# How to prove that cardinality Borel $\sigma$-algebra equals the cardinality of $\mathbb R$? [duplicate]

My understanding at this point is that to assign a probability measure to a random variable defined on the real line, we need a Borel $\mathscr{B}$ sigma algebra, because otherwise we wouldn't be able to find a bijection from every subset of the power set ($2^\Omega$) to the Lebesgue measure, due to the fact that the cardinality of $2^\Omega$ is not just greater, but much greater than the subsets of the Borel algebra.

On the other hand, the Borel sigma algebra, even though it contains every number in the real line as a singleton set, has that same cardinality as $\mathbb{R}$.

How can this be proven? Is there a way to see this through the concept of standard topology?

## marked as duplicate by Nate Eldredge, Xander Henderson, Alonso Delfín, Claude Leibovici, JonMark PerryOct 3 '17 at 10:19

• Do it step by step, try to prove the following collections have cardinality of $\mathbb{R}$. 1. Collection of open intervals. 2. Collection of open sets. 3. Collection of Borel sets. – gamma May 6 '16 at 4:12

We want to see that $\mathscr{B}$ has the cardinality of $\mathbb{R}$, that is to say, the cardinality of continuum $c$.

Here: Cardinality of Borel sigma algebra , there is a proof of the fact that if a sigma algebra is generated by countably many sets, then the cardinality of it is either finite or $c$.

It is clear that it is the same than $\mathbb{R}$ or $\mathscr{P}(\mathbb{R})$, so it isn´t finite.

By definition $\mathscr{B}$ is the sigma algebra generated by the usual topology: $\mathscr{B}=\sigma(\tau_{us})$. Every open set $A$ in $\mathbb{R}$ can be seen as the union of the open (basic) neighbourhoods of the points in $A \cap \mathbb{Q}$ since $\mathbb{Q}$ is dense , that is,a numerable union of sets in $\tau_{us}$. So the collection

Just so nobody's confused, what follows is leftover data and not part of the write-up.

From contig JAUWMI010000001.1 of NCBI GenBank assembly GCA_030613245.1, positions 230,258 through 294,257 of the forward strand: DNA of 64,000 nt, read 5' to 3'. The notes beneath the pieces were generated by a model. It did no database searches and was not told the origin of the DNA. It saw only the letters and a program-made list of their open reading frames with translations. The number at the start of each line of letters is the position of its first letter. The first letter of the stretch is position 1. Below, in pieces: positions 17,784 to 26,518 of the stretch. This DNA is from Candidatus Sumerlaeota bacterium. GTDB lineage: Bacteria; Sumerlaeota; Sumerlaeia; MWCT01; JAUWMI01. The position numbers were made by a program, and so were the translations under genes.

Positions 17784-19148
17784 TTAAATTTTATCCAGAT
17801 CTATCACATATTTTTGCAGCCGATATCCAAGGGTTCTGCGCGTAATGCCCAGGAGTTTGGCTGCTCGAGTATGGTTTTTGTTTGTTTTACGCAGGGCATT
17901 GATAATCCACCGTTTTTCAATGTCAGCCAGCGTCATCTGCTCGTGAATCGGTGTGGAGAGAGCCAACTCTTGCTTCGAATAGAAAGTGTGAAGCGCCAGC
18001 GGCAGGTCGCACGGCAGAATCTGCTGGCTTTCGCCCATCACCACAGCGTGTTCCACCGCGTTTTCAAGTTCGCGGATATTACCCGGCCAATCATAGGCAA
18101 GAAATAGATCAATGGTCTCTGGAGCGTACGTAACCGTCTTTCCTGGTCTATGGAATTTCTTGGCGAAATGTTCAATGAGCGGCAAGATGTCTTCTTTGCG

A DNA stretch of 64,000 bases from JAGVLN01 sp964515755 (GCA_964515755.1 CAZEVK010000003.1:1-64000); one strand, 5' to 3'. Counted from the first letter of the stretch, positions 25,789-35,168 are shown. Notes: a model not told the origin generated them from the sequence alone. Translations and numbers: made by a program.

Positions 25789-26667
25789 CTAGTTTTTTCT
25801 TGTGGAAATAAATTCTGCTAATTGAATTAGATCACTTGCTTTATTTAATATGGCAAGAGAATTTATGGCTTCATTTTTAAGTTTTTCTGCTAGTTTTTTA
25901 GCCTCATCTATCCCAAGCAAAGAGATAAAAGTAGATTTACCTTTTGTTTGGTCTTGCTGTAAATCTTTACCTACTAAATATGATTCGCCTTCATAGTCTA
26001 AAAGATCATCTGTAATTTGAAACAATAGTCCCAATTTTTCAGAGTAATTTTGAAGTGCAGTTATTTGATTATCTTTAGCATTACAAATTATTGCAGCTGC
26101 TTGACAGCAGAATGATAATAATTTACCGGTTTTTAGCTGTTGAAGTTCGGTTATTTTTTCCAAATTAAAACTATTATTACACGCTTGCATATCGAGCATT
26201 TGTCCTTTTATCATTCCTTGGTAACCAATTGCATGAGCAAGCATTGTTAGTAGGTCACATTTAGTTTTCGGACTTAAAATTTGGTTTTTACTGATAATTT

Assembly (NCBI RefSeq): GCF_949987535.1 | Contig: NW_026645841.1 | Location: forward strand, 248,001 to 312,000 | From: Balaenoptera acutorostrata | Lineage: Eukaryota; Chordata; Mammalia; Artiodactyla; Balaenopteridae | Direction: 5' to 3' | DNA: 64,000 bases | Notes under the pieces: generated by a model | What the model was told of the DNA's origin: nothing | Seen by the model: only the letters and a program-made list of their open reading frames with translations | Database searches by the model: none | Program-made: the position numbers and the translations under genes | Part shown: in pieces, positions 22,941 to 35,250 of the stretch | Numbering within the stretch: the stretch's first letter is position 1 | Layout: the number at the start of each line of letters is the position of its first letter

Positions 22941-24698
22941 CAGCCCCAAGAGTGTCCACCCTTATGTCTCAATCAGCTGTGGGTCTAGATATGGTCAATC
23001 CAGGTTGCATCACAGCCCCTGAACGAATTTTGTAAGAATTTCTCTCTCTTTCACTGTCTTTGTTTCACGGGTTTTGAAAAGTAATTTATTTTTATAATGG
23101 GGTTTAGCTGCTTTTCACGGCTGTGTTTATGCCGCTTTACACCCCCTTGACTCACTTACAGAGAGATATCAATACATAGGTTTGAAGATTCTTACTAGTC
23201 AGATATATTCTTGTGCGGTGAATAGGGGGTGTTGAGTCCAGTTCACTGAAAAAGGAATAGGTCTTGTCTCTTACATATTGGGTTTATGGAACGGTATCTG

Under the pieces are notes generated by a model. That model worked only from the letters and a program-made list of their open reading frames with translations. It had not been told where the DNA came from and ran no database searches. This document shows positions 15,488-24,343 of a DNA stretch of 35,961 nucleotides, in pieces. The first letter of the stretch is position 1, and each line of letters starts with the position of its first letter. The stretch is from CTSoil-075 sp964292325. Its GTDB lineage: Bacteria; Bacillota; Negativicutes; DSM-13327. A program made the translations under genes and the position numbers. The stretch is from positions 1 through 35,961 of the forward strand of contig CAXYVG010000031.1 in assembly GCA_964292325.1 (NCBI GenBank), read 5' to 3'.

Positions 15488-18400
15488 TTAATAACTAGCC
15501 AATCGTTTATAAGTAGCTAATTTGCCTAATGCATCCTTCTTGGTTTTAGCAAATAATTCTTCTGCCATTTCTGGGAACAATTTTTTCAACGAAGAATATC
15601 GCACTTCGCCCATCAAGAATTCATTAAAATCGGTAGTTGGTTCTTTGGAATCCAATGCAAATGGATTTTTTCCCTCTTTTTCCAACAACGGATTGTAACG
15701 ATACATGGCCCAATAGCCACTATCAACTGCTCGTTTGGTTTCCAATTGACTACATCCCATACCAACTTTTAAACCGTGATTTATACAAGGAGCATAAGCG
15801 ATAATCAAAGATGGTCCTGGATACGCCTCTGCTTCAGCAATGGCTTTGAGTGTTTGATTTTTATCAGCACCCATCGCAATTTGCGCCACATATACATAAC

$$\mathscr{A}=\{(q,p) \quad : q<p \quad ; \, q,p \in \mathbb{Q}\}$$

is countable and satisfy : $\tau_{us} \subset \sigma(\mathscr{A})$, so: $$\mathscr{B}=\sigma(\tau_{us})=\sigma(\mathscr{A})$$

However, usually $\mathscr{B}$ is presented as $\sigma(\{(-\infty,a] : a\in \mathbb{R}\})$

And it is easy to see that

$$\{(-\infty,a] : a\in \mathbb{R}\} \quad \subset \quad \sigma(\{(-\infty,q] : q\in \mathbb{Q}\})$$

since $(-\infty,a]=\bigcap_{q\geq a ,q\in \mathbb{Q}}(-\infty,q]$ ,

so the sigma-algebra which generates the first ($\mathscr{B}$) is the same that the one which generates the second (countable) set.

I don´t know what you mean by "a way to see this through the concept of standard topology". Actually, the fact that this collection generates $\mathscr{B}$ rely on the nature of the topology of $\mathbb{R}$ : it is second countable.

You can see many of the properties of Borel Algebras in these topology spaces in several posts, for example: cardinality of the Borel $\sigma$-algebra of a second countable space

• I have edited it to explain it a bit clearer. I hope now you can understand better what I mean – Acas Oct 2 '17 at 15:30